Ranjit Singh’s 169th death anniversary

Around 300 Indian Sikh pilgrims will arrive at Wagah Border on a special train today (Saturday) to attend the 169th death anniversary of Maharaja Ranjit Singh.

Maharaja Ranjit Singh belonged to a Jat family and was born in 1780 in Gujranwala. Ranjit Singh succeeded his father at the age of 12. After several war campaigns, his rivals accepted him as their leader and he united the Sikh factions into one large state.

Ranjit Singh took the title of maharaja on April 12, 1801 (coincided with Baisakhi Day). Lahore had been the capital of his empire since 1799.

Ranjit Singh’s samadhi is in Lahore at the Gurdwara Dera Sahib and Sikhs visit Pakistan every year to attend his death anniversary. He fought the Afghans and drove them out of western Punjab, capturing Pakhtoon territory including Peshawar. In 1802, he conquered Amritsar. He was also given the title of Sher-e-Punjab (Lion of the Punjab). He donated wealth and materials to shrines and is remembered with affection by the Punjabis.

Ranjit Singh abolished capital punishment during his rule. He died in 1839 after ruling Punjab for nearly 40 years. He left seven sons, none of whom proved to be a worthy successor.

Courtesy Daily Times

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6 responses to “Ranjit Singh’s 169th death anniversary

  1. Pingback: Ranjit Singh’s 169th death anniversary | Tea Break

  2. Rangit Singh was a one man wonder, who was able to forge a territory for a brief span of 45 years. He was not able to set up a system of govt, nor was his domain able to survive after his demise. I don’t know why people have such a fixation for Ranjit Singh, whereas if we pick up the history of the area, many a great muslim sultans have very effectively ruled over the region: but they are probably not owned because they were of Turkish or Persian descent, and not ‘sons of the soil’ : Sickhs rule is always glorified, despite the fact that they have been at odds with muslims, and played havoc with the East Punjab muslims at the time of partition.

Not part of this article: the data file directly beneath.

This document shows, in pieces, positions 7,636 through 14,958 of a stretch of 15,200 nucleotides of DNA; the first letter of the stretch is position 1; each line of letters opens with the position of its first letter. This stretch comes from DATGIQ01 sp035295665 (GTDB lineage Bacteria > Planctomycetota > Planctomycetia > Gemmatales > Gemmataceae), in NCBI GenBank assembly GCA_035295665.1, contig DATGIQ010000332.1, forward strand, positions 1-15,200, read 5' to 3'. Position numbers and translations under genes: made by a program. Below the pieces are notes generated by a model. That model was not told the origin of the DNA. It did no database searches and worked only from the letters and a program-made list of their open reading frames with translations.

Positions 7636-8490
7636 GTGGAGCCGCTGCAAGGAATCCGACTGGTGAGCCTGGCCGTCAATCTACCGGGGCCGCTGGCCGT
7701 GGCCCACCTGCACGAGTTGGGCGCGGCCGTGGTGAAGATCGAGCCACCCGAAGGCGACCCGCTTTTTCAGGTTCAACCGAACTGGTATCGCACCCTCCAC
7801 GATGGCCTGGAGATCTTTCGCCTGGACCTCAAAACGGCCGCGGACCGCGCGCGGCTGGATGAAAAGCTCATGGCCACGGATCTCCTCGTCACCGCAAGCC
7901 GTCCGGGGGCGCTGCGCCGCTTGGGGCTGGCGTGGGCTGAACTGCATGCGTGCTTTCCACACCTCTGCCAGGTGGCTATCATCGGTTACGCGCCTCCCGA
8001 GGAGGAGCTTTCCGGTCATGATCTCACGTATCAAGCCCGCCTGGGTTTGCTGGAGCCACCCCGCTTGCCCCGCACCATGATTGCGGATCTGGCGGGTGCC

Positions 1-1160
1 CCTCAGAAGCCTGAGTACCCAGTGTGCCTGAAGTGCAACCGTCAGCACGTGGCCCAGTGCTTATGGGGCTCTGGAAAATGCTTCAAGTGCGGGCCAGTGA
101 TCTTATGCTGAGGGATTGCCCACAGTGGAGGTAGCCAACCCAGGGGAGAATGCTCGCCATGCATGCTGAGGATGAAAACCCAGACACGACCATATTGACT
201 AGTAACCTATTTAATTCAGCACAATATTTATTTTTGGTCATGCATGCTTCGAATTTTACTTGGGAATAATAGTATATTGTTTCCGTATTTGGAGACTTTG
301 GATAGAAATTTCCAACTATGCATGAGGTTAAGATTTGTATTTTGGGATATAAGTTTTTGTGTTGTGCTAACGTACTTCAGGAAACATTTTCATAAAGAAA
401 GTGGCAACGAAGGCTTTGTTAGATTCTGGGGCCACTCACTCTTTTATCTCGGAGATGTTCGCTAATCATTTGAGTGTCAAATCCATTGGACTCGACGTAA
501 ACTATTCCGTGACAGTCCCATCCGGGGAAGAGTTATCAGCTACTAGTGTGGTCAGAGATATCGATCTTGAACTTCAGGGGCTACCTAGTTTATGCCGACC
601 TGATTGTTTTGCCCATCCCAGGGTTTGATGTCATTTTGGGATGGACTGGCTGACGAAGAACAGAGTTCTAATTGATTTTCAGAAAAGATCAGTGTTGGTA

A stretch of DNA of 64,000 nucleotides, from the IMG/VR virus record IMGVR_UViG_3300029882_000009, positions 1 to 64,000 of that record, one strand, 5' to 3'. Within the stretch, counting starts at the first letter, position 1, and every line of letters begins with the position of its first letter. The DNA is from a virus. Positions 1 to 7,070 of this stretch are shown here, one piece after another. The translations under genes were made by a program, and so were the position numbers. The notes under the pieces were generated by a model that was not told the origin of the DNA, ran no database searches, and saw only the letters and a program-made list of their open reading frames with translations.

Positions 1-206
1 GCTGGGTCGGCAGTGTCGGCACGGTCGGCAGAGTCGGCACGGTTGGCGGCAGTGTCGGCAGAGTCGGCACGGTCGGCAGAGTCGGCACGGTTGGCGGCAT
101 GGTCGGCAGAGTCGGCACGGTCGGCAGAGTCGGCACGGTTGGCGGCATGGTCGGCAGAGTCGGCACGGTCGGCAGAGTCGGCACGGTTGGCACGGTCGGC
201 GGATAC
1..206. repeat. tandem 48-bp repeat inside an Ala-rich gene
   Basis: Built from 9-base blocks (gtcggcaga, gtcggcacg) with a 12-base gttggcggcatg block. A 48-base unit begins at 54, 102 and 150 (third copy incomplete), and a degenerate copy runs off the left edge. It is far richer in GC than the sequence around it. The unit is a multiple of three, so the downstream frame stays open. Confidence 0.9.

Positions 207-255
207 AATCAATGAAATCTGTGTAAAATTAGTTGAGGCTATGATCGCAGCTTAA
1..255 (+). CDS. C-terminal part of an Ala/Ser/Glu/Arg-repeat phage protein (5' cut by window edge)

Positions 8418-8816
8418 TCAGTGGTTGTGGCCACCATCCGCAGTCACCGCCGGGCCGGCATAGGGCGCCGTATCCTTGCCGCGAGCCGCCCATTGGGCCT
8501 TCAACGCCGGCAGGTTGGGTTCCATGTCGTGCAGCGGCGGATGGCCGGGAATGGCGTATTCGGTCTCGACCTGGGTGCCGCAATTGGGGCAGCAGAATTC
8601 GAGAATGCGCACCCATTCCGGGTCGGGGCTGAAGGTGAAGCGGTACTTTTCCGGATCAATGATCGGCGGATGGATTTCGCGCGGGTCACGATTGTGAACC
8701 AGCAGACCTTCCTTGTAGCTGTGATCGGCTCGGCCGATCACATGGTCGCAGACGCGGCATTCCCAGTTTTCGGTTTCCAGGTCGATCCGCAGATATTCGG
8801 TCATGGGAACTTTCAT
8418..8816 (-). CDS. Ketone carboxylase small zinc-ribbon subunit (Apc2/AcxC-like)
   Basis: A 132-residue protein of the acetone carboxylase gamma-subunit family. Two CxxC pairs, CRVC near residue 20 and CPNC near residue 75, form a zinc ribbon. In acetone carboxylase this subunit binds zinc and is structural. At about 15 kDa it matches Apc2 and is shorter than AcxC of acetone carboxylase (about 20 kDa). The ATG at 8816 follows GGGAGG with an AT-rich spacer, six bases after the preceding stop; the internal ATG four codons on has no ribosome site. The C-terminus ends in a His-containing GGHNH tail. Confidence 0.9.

Perhaps, his only ‘legacy’ which survives to this day is the market of ‘Heera Singh’ near Badshai Mosque.

  3. If we read history written by British or other historians who admired his personality and the way he did not want to have a war with English, he chose to extend his territory towards Peshawar and Ladakh.
    Ranjit Singh was a favourite ruler among Pujabi Muslims, Sikhs and Hindus. His foreign minister was a Muslim, Faqir Azzizudin, Prime Minister was a Hindu, Dhyan Singhand all his Generals who once served in Napolian’s army were French andItalians, and during his time the Kotwal of Lahore was a Muslim his most trusted man. General Illahi Bakhsh was Commander of Artillary who fought last Sikh war of Sabraon. I shall not hesitate to compare Ranjit Singh with Akbar. Ranjit Singh’s portfolio of Ministers was a mixture of all religions. During his rule there was no death sentence. There is no such market of Heera Singh. Heera Mandi name was given by Dogra Raja Hira Singh son of Dhyan Singh

  4. @Irfan:

    Sher Shah Suri ruled only for 5 years.

    So would be it be correct to say that “He was not able to set up a system of govt, nor was his domain able to survive after his demise. ” ?

    I wouldn’t say that about him. Would you?

  5. @Irfan:

    Also, in order to better understand the ‘fixation’, you might want to try and find out whether there were any other contemporary Indian rulers, other than Maharaja Ranjit Singh, whose kingdoms the British could not usurp and who maintained complete independence throughout their lifetimes, until they died of natural causes.

    (Hint: The answer is NONE.)

  6. Ah… the great Maharaja … forerunner of our modern state really.

    I see Ranjit Singh as an exclusively Pakistani hero.

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